Being able to see the likes of David Ortiz, Randy Johnson, and Barry Bonds (just to name a few) play was incredible--even though Johnson and Bonds were on the back nine of their career. Personally, I think that seeing those legends, and many others, play at such a young age inspired my love for sports.


Fun fact: I have the box score for the first game I ever attended saved on my computer.

(https://www.baseball-reference.com/boxes/SFN/SFN200709090.shtml)


Now, enough about me. Here were the answers (names will be kept on a first name basis):


Ericka, Indians fan, future sideline reporter extraordinaire--“My favorite memory would definitely have to be when I was at Game 1 of the [2016] ALDS against the Red Sox. The Indians hit 3 home runs in an inning with one being [Roberto] Perez and then [Francisco] Lindor and [Jason] Kipnis going back-to-back. That was the loudest I have heard Progressive Field and it was really cool to experience.”


Mark, Best Dad Ever--“My favorite memory is when you were seven years old and you and I were at the park by your elementary school and you were practicing hitting. I was pitching. You were pretending you were Barry Bonds and were also pretending you were narrating the game on TV.”


--The only time I will interrupt these awesome stories: It’s true. When I was younger, I was fascinated by the broadcasting team of Jon Miller and Joe Morgan (back when they did Sunday Night Baseball). Pretty much everyday I would narrate what I was doing when batting. I would practice my home run call, my strikeout call, and everything in between. One could say that is where I found my love of sports media. I have more stories about younger me that were like that, and will be shared at a later date, but back to baseball memories.


Zak, President of the Joe Mauer fan club--“I would say my favorite memory was at one of the final home games of last season. They [Minnesota] were already guaranteed the playoffs at that point, and although they lost, I thought it was crazy how the whole stadium eventually got into a big wave and it kept going around the ballpark. An entire park making a wave all because one dude a couple rows in front of me decided it would be a good way to show support. Blew my mind.”


Adam, Indians/Reds fan--“Watching Chris Heisey hit three home runs against the Yankees as the Reds smoked em at GABP.”


Logan, Reds fan-- “My favorite baseball memory, I’m not sure I could pick one. For years it was watching Ken Griffey, Jr. battle injuries and slug his way to 600 home runs. Now it’s watching Joey Votto work an at bat like only [he] can. With baseball, I’ll always love the little things. It’s the smell, it’s the sounds of the game. That’s the bright side of this year. I’ll hear everything. It’s the grass. It’s the pop of the mitt. It’s a loud umpire. It’s a manager protecting his player. My favorite memory of baseball is just baseball. I love it all.”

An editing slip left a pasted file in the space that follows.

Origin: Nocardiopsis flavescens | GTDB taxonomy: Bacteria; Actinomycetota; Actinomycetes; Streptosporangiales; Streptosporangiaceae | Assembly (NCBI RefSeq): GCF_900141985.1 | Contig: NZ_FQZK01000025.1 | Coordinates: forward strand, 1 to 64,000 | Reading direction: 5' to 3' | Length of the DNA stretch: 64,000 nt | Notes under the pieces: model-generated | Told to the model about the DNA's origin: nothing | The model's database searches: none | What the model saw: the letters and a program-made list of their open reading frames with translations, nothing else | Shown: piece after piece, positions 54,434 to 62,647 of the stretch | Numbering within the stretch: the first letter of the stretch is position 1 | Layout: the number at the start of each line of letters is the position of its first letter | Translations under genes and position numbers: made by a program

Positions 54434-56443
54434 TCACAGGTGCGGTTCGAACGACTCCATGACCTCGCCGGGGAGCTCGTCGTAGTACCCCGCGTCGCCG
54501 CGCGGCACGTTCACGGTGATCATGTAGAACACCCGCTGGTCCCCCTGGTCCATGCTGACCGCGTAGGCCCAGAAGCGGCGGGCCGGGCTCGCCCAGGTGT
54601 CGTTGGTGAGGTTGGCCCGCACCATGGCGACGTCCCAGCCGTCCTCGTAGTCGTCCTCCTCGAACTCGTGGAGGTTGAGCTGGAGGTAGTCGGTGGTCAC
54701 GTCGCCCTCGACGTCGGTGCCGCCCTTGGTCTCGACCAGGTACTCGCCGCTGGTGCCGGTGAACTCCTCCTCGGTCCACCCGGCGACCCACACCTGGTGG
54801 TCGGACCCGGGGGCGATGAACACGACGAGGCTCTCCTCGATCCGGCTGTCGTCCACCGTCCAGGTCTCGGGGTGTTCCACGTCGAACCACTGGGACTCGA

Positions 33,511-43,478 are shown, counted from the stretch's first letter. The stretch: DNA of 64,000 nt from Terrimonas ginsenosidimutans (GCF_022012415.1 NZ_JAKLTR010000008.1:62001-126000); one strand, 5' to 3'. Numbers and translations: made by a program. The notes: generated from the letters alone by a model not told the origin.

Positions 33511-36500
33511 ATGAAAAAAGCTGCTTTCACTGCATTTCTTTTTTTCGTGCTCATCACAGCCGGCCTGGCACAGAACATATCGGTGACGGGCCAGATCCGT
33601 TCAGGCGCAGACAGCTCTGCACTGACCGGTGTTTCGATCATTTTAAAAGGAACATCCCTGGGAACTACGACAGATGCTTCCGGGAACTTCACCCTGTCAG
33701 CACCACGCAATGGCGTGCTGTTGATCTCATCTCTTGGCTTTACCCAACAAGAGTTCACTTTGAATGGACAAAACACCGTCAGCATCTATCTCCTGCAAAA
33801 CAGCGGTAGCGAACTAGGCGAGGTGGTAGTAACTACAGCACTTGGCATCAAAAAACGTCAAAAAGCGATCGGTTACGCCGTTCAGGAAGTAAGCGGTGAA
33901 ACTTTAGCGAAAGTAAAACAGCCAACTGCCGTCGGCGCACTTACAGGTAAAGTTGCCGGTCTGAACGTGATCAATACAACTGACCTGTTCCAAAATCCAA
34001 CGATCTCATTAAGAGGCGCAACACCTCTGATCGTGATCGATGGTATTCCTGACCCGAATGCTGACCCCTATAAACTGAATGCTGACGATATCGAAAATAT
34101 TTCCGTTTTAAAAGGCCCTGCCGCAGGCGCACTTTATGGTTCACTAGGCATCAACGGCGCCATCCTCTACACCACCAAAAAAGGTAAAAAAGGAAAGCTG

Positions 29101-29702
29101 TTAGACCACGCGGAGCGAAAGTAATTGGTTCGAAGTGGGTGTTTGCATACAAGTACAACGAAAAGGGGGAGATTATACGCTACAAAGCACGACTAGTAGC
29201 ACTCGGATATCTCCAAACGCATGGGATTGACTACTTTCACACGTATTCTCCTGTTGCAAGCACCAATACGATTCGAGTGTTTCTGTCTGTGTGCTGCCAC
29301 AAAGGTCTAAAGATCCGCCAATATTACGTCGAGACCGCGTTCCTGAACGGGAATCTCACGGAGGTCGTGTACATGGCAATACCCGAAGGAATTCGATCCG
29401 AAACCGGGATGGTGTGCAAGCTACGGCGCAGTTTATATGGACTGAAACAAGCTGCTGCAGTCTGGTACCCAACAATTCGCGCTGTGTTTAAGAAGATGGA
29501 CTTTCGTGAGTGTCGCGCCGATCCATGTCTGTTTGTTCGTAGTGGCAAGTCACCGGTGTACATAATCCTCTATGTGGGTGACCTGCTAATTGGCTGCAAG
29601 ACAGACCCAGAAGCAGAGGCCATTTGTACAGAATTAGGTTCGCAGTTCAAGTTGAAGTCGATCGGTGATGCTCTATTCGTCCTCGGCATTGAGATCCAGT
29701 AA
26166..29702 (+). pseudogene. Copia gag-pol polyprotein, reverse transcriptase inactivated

Ty, Braves Fan--My favorite baseball moment came when I was a little kid. I went to watch the Columbus Clippers play the Toledo Mud Hens at the old Cooper Stadium on a Monday night. It was also Dime-A-Dog night, so of course as a kid I had to have hot dogs. It wasn’t the hot dogs or the family time that became my favorite. During the game, a Mud Hen player hit a foul ball. As I looked up it seemed to almost come down on a sensitive part to a man. So I got up and ran, but the ball decided to come down and hit me in the head. I stumbled down the stairs, as fans started to fight over the foul ball just a few rows up. After being attended to by medical personnel, an usher came to the row my family and I were sitting with a baseball.


That ball, just so happened to be the foul ball that hit me in the head. Word got around in the Clippers dugout about the incident, and the entire team signed the ball that eventually found its way back to me.


I chose this moment as my favorite because not only did I get a signed baseball, but it also showed that humanity isn’t dead. The individual that got the ball, was the one that got the entire team to sign it, and that’s what made it special. That someone decided to think of someone else, before them.“


Postgame



---Like I said, I loved all of these stories, with everybody seeming to have a different experience is what makes not only baseball, but sports great. Let us here at Score On Air know your favorite baseball memory!


I was super stoked when baseball announced their return, and I remain cautiously optimistic that a season will happen, but let me be the first one to say PLAY BALL!



Post Column Notes


Earlier, I asked the four players that have won World Series MVP with a team they were not originally brought up with (since 2010). The answer:


Edgar Renteria, 2010

David Ortiz, 2013

Ben Zobrist, 2016

Steve Pearce, 2018


One more thing. Researching this question, I found that all four of these players were out of the league no more than three years after winning World Series MVP.


Sure, old age, retirement, and early flameouts contribute to this, but when you consider that every other World Series MVP from this decade is still in the league, it is quite unusual.